17. Once upon a time there was…. “A king?” did I hear you cry? But if you did cry “king” children, you were wrong because once upon a time there was….. ….. a piece of wood.

18. Once upon a time, fairy tales were awesome.

19.  All night long Seven Sisters whisper and gigle and then, all together, they rush Orion the Hunter and tickle him, and Orion the Hunter laughs so hard he shakes every star in the sky, not to mention Mooncow who loses her balance and falls–puh-loop!–into Big Dipper, which tip-tip-tips and dumps Mooncow into Milky Way , and Mooncow laughs and splashes and rolls on her back and goes floating down down down Milky Way, , and she laughs a great moomoonlaugh and kicks at a lavender star  and the star goes shooting across the sky, up the sky and down the sky, a lavender snowfire-ball down the highnight down . . . down . . .down . . .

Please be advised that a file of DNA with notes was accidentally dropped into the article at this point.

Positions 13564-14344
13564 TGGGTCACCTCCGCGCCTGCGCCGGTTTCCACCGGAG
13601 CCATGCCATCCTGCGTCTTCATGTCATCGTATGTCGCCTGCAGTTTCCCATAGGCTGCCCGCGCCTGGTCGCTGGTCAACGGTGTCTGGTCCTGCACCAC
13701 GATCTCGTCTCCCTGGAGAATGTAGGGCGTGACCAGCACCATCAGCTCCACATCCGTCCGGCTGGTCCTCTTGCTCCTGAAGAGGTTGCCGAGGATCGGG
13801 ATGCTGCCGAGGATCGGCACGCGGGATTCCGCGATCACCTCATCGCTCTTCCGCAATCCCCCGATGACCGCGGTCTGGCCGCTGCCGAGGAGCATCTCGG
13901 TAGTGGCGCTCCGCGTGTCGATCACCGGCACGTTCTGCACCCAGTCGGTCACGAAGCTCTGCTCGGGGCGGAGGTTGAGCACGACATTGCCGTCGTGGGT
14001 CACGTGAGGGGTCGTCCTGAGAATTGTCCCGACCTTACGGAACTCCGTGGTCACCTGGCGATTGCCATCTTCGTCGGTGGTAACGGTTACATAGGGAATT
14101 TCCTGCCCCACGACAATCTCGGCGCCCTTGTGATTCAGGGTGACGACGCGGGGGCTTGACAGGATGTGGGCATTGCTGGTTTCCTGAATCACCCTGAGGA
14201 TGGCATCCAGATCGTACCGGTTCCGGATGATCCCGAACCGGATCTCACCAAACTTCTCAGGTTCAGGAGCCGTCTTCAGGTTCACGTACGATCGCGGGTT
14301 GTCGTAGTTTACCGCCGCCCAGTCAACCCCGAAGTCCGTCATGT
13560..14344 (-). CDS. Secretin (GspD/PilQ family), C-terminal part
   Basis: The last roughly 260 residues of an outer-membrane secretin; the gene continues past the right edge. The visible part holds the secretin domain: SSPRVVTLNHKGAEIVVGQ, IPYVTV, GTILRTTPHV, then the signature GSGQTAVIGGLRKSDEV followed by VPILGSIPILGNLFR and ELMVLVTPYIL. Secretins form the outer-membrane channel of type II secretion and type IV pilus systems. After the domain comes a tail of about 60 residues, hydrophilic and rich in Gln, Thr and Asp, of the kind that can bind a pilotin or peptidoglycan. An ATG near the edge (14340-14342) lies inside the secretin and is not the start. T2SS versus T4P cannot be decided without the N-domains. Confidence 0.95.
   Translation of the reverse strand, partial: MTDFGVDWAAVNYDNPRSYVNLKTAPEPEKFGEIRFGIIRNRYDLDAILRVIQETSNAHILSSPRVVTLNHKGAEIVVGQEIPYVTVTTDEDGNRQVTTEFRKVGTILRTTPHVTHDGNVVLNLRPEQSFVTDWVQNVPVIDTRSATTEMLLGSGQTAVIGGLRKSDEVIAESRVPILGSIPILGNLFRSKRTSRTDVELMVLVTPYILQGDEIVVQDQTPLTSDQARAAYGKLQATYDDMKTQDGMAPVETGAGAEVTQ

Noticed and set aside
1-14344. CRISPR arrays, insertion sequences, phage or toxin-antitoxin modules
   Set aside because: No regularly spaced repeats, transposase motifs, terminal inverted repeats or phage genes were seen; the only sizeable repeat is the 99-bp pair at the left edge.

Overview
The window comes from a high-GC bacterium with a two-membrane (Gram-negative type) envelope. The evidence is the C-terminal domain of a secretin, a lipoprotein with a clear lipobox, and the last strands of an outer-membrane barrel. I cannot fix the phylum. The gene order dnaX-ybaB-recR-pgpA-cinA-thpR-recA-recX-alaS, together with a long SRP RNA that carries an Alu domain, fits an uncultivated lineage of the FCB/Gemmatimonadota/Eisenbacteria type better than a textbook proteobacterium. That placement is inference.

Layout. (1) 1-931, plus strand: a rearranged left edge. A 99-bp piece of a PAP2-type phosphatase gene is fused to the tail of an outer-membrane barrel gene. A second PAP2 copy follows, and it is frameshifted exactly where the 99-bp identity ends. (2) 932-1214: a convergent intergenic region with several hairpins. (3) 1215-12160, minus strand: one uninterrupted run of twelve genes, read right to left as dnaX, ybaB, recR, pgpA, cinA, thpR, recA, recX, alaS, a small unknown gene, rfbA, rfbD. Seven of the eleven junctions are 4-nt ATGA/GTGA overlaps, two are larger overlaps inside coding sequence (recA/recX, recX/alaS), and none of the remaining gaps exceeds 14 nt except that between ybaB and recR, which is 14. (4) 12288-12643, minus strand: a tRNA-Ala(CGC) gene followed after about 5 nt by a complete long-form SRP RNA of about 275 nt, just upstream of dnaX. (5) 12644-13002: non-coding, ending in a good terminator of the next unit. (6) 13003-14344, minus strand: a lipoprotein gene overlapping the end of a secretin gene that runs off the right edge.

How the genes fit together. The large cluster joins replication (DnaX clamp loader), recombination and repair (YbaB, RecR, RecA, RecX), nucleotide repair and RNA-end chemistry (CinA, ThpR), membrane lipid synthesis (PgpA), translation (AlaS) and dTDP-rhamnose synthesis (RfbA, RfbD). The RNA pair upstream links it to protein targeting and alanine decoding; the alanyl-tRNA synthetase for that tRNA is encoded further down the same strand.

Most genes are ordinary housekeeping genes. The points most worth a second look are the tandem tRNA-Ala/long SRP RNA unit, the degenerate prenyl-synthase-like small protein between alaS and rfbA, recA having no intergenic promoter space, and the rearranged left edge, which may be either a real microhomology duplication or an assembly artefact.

20.  When my brother Fish turned thirteen, we moved to the deepest part of inland because of the hurricane and, of course, the fact that he’d caused it.

21.  One cold rainy day when my father was a little boy, he met an old alley cat on his street.

22. Sylvie had an amazing life, but she didn’t get to live it very often.

23. Far away from here, following the Jade River, there was once a black mountain that cut into the sky like a jagged piece of rough metal.

24. Even weeks later, I heard rumors that I had ruined the Festival of the Twins.

25. It was a dark and stormy night.

26. When Giuseppe found the green violin, he did not think it would help him escape.

27. The last day of Kaile’s life did not start well.

28. One night after dinner when David was reading Doctor Dolittle in the Moon,  and his father was reading the newspaper, and his mother was darning socks, his father suddenly exclaimed: “Well, now, that’s very odd!”